Here's Where Amazon's Prime Air Delivery Drones Will Be Dropping Orders Next

Every year, Amazon ships billions of packages to customers around the globe. Delivering those packages is a combination of Amazon's own drivers, national postal services, and companies like UPS. With delivery being such a huge part of its business, the company is always on the lookout for cheaper and more efficient ways to get packages into customers' hands.

One futuristic delivery method the online retailer has been toying with involves drones. The service is named "Amazon Prime Air" and could revolutionize the company's distribution arm. The autonomous airborne vehicles could simply pick up a box, fly it to a pre-arranged drop-off point, then fly back to the warehouse to recharge or pick up another package. Drop-off points could theoretically be anywhere of a reasonable size with open-air access — like a back garden. Amazon's drones fly with six degrees of freedom, are capable of taking off and landing vertically, and contain an on board AI to keep deliveries on track. There's no point in streamlining your system if the method you switch to is worse — so the design is heavily based on dealing with common hazards like strong winds and power lines.

Drones aren't the only flight-based method of delivery Amazon has considered. Back in 2016, it filed a patent for what looks like a small hot air balloon with a few drone-like elements. Although the delivery balloon doesn't seem to have gone anywhere, it does potentially have some logic behind it. Regular drones have a lot of positives, but a major downside of their use is the noise they produce. Even at a distance, one small drone can sound similar to a swarm of angry bees. With the volume of packages Amazon moves daily, the noise pollution a horde of its drones would produce is difficult to comprehend.

The drones took a while to arrive

Although it was announced years ago, Amazon's drone idea took a while to get off the ground. It has hit a number of technical and legal snags. As a result, we're only just in the early rollout phases, around six years on from the project first being announced. Technical hurdles the company had to overcome involved designing a drone that could operate autonomously, make deliveries within 30 minutes, carry at least five pounds, and have a range of ten miles. Amazon says more than 24 prototypes were designed, built, and tested in nine years.

Amazon also had to contend with a slew of regulatory and legal hurdles. You can't just operate a vast array of drones without government bodies like the Federal Aviation Administration getting involved. Amazon's drone plans eventually got the go-ahead from the FAA in 2020. David Carbon, Vice-President of Prime Air, described the approval as "an important step forward" before adding that it "indicates the FAA's confidence in Amazon's operating and safety procedures for an autonomous drone delivery service that will one day deliver packages to our customers around the world." Amazon was not actually the first company to receive government approval for a drone delivery service. UPS led the way after getting the green light from the government body in October 2019.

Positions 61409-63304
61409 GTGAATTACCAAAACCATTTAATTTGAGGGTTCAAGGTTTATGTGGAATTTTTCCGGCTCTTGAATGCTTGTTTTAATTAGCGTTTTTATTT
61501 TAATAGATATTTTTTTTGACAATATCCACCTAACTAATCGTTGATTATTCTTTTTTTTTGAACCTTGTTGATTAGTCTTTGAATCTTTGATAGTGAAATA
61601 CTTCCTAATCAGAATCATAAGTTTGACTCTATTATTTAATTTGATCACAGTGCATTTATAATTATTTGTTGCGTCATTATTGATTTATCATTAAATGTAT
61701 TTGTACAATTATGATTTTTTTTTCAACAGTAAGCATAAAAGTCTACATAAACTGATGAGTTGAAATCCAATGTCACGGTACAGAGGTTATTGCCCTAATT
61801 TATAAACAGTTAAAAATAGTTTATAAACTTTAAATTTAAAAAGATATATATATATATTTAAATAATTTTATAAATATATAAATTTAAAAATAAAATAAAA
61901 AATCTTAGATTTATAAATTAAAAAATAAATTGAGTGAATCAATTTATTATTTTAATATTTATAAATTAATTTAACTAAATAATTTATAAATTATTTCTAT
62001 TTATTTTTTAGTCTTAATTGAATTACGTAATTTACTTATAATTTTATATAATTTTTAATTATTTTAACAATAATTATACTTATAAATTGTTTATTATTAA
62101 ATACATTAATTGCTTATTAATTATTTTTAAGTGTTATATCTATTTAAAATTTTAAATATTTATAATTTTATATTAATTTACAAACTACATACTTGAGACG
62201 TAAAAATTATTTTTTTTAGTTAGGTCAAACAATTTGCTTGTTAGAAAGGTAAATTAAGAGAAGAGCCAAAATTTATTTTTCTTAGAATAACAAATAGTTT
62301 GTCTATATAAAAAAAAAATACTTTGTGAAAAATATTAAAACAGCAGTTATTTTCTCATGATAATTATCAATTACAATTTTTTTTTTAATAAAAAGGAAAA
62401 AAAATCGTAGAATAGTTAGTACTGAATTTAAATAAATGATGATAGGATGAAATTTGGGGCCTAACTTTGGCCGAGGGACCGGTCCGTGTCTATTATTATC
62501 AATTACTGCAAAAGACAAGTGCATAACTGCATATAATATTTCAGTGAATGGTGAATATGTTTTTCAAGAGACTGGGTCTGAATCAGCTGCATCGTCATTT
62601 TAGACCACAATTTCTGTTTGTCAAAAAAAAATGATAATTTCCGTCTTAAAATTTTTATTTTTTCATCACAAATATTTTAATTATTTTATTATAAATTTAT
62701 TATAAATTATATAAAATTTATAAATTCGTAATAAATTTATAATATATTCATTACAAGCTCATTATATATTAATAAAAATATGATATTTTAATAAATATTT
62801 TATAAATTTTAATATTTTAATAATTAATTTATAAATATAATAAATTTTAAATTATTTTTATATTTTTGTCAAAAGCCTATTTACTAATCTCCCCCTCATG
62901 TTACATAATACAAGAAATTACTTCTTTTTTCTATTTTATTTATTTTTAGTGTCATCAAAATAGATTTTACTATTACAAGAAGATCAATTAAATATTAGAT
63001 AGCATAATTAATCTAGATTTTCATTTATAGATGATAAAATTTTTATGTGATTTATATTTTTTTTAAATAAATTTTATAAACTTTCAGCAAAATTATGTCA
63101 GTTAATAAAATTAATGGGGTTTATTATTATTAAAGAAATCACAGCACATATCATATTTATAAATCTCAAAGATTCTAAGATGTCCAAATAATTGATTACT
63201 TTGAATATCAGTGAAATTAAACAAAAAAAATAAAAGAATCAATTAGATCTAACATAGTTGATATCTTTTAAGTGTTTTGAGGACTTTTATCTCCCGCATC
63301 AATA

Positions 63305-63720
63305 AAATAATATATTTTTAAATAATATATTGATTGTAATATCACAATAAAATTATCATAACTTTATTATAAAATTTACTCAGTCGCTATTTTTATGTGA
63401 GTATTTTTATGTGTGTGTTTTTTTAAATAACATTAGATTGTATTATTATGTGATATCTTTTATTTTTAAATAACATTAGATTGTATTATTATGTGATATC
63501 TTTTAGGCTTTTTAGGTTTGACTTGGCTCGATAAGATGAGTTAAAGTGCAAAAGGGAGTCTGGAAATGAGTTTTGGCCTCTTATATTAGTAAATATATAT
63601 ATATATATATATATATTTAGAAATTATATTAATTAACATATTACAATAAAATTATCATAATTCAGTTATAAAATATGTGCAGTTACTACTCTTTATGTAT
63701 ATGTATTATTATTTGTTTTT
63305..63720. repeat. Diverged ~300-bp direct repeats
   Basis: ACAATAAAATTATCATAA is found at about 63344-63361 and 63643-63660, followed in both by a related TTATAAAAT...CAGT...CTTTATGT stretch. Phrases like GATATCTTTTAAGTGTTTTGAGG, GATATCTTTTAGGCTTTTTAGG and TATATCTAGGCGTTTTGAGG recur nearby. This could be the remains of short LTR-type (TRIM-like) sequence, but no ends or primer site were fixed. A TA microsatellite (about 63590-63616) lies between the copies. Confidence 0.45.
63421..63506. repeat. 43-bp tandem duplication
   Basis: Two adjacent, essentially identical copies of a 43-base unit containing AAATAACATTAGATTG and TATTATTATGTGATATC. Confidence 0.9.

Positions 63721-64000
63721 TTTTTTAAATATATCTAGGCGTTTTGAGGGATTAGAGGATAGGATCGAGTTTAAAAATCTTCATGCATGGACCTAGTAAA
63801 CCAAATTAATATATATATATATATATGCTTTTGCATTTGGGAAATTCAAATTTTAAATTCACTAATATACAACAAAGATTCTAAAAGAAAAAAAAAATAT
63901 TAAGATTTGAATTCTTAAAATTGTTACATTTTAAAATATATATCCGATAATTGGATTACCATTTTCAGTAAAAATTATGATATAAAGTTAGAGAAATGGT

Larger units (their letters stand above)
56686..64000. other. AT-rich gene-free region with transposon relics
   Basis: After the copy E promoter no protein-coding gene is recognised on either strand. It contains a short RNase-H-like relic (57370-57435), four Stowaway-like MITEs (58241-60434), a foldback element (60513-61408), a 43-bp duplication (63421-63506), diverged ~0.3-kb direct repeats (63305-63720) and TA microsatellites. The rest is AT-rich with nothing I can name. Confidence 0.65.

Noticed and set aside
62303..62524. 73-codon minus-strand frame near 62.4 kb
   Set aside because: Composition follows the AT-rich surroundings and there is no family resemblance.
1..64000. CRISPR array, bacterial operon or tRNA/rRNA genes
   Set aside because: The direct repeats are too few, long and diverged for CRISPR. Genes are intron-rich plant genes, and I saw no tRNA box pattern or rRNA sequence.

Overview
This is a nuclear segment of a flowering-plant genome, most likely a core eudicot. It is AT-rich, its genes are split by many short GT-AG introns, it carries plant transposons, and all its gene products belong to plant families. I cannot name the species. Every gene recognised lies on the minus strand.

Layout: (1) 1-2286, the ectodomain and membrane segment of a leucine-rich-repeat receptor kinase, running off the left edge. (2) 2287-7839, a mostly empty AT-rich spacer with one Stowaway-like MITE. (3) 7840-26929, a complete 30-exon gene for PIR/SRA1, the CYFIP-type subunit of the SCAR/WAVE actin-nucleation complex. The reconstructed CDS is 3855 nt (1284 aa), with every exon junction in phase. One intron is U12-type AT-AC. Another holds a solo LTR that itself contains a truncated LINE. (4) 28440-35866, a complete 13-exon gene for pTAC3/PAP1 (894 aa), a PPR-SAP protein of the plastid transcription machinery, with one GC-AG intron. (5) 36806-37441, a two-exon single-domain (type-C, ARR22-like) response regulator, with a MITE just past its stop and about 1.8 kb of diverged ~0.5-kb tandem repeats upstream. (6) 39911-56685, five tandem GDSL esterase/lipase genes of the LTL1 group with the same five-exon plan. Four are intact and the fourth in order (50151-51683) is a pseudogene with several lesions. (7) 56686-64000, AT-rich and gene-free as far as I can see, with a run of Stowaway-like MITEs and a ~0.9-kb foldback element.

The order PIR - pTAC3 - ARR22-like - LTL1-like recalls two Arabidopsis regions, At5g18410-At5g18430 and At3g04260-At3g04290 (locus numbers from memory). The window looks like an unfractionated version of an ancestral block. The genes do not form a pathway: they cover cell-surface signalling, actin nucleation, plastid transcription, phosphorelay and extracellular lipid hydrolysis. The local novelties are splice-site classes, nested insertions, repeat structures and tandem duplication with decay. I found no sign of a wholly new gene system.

Last year, Amazon scaled back its drone operation in the U.K., cutting staff numbers at Amazon Prime Air by around 100. The pilot scheme had been going for over three years, and there isn't a definite answer on why staff numbers were cut and the project was seemingly wound down. Despite the downgrade, Amazon did insist it wasn't abandoning its U.K.-based drone delivery service and that it would continue even after the cuts.

Amazon Prime Air is finally coming to the US

As drone deliveries scale back in the U.K., they're beginning to ramp up in the United States. The company says that customers in Lockeford, California, and College Station, Texas "will be among the first to receive Prime Air drone deliveries in the U.S." Customers in those locations are already being contacted by Amazon and offered the service, which is free at the time of writing.

Not all of Amazon's items can be delivered by the service. Weight, size, and other factors affect what a drone can and cannot take. Still, Amazon claims to offer "the largest selection of items to ever be available for drone delivery," and those eligible objects will be clearly indicated on the site. When an order is placed, Amazon provides an estimated delivery time and tracking details. Customers who decide to wander out to their back garden at the time of delivery will see the drone hovering at a "safe distance" over the designated delivery area before releasing the package and flying away. Delivery speeds are apparently lightning fast. The drones are capable of flying at up to 50 mph while carrying a five-pound object. There isn't much traffic at 400 feet in the air, so customers are unlikely to see many delays while looking at the Amazon package tracker. In total, Amazon Prime Air deliveries are expected to take less than an hour.

There are concerns about drones taking jobs from delivery drivers, but they shouldn't be too worried. The retailer claims its new service will actually create jobs. Despite there being thousands of objects available for drone delivery, five pounds is a pretty big weight restriction. Equally, not everyone lives within ten miles of an Amazon distribution center, so even a mass rollout wouldn't affect most deliveries.